Definition of gorge in English:

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Pronunciation: /ɡɔːdʒ/


1A narrow valley between hills or mountains, typically with steep rocky walls and a stream running through it.
Example sentences
  • Their great pale grey slopes are breached all along the coast by a number of steep, rocky gorges with towering vertical walls.
  • The hour-long flight takes in both sections of the Gregory National Park and passes over luxuriant river valleys, yawning gorges, rocky ravines and a chain of magnificent flattop sandstone mesas.
  • The obstacles created by the highlands, valleys, and gorges found in the mountain regions fostered strong cultural and linguistic differences.
ravine, canyon, gully, pass, defile, couloir, deep narrow valley;
chasm, abyss, gulf
British dialect chine, bunny
Northern English  clough, gill, thrutch;
Scottish  cleuch, heugh;
North American  gulch, coulee, flume;
American Spanish arroyo, barranca, quebrada;
Indian  nullah, khud;
South African  sloot, kloof, donga
rare khor
2 archaic The throat.
Example sentences
  • Sinking his teeth into her gorge, he grotesquely tore her throat out.
  • Still both not feeling 100%, Takuto coughing and with a hurting left knee and I with a sore gorge, we left Parral on a blue sky morning.
2.1 Falconry The crop of a hawk.
Example sentences
  • Of the roughage used for falcons in captivity, there are two kinds: plumage and cotton, the latter of which is generally in pellets about the size of hazelnuts, made of soft fine cotton, and conveyed into the hawk's gorge after supper.
  • They are afterwards ejected from the mouth in somewhat of an egg-shape, and cleanse the gorge.
3A narrow rear entrance to a bastion, outwork, or other fortification.
Example sentences
  • Leaders of combat teams should know where to set up an ambush - on the roads and paths along cornices and gorges, on slopes forming entrances to gorges, in populated centers and so on.
  • He then saw a group of soldiers pinned down at the entrance of the gorge.
  • First, waves of US planes dropped more than 40 bombs on their positions, concentrated in the gorge that provides entrance to the city.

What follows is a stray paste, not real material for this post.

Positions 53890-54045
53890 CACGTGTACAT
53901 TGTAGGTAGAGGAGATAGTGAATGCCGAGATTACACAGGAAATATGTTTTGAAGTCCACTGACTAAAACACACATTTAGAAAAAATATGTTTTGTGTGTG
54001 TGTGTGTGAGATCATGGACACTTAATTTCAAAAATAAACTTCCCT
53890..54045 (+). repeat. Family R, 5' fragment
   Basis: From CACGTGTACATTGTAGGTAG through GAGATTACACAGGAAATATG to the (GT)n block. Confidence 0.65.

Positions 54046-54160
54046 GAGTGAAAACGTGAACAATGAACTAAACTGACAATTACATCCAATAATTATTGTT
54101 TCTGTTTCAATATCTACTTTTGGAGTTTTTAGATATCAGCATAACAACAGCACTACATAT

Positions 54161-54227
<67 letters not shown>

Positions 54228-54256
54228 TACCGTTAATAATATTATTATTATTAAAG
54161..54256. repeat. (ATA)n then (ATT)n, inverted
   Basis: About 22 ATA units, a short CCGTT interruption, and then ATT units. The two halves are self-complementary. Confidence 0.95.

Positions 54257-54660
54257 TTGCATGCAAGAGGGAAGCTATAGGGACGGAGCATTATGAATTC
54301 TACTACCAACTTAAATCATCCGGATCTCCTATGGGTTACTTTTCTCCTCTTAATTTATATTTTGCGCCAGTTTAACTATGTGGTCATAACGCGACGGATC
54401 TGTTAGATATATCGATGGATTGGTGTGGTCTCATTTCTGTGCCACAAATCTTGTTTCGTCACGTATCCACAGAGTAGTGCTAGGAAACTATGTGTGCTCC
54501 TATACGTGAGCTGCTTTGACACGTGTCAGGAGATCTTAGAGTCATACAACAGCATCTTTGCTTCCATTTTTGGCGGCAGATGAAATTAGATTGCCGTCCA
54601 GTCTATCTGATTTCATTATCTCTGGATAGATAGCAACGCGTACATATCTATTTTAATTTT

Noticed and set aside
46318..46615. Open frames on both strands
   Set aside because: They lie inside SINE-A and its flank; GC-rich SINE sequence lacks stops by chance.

4A mass of ice obstructing a narrow passage, especially a river.
Example sentences
  • It is of record that fifty years ago an ice gorge formed near here.
  • Like a gorge of ice in a river, once the first obstructing block breaks loose, the whole mass begins to move and the blockade is gone.


[no object]
Eat a large amount greedily; fill oneself with food: they gorged themselves on Cornish cream teas
More example sentences
  • Instead, they will be too busy customising their character with hairstyles and tattoos, or getting fat by gorging on junk food.
  • Again, it goes back to social expectation - being able to gorge on food has now become a sort of unconsidered fashion.
  • It is said that he once excluded all other foods, gorging only on broccoli prepared in the Apician manner for an entire month.
stuff, cram, fill;
glut, satiate, sate, surfeit, overindulge, overfill, overeat
informal pig
eat greedily/hungrily, guzzle, gobble, bolt, gulp (down), swallow hurriedly, devour, wolf, cram, binge-eat
informal tuck into, put/pack away, demolish, polish off, scoff (down), down, stuff (down), murder, shovel down, stuff one's face (with), nosh
British informal gollop, shift
Northern Irish informal gorb
North American informal scarf (down/up), snarf (down/up), inhale
rare raven, gluttonize, gourmandize, ingurgitate


one's gorge rises

One is sickened or disgusted: the pork smelt rancid and his gorge rose
More example sentences
  • But the fellow is so blaringly (sorry, glaringly) mendacious and so sickeningly politically correct - in short, so palpably a 21st century man - that my gorge rises.
  • God, just when I try to think of more to say about the show, my gorge rises and I can't imagine that any network concerned about the quality of programming, would have canceled it.
  • He may have to swallow his gorge, but unlike that of so many I see in the libertarian and patriot movements, at least his gorge rises.



Example sentences
  • You'll probably get more drops from the feeders and gorgers, they seem to drop stuff more often.
  • When the gorger was found as a little kitten he was starving and has yet to stop eating.
  • It was hypothesized that gorgers would have lower metabolic rates, more body fat, lower energy and higher fat intakes, and more pathological eating attitudes than non-gorgers.


Middle English (as a verb): from Old French gorger, from gorge 'throat', based on Latin gurges 'whirlpool'. The noun originally meant 'throat' and is from Old French gorge; sense 1 of the noun dates from the mid 18th century.

  • The Old French word gorge meant ‘throat’ and was adopted into English with the same meaning, hence to gorge yourself is to shovel food down your throat. It came to mean ‘the contents of the stomach’, and when we talk about someone's gorge rising in disgust it is in this sense. A gorge is also a narrow valley between hills, a sense that emerged in the middle of the 18th century from the idea of this geographical feature being narrow like a throat.

Words that rhyme with gorge

engorge, forge, George

For editors and proofreaders

Line breaks: gorge

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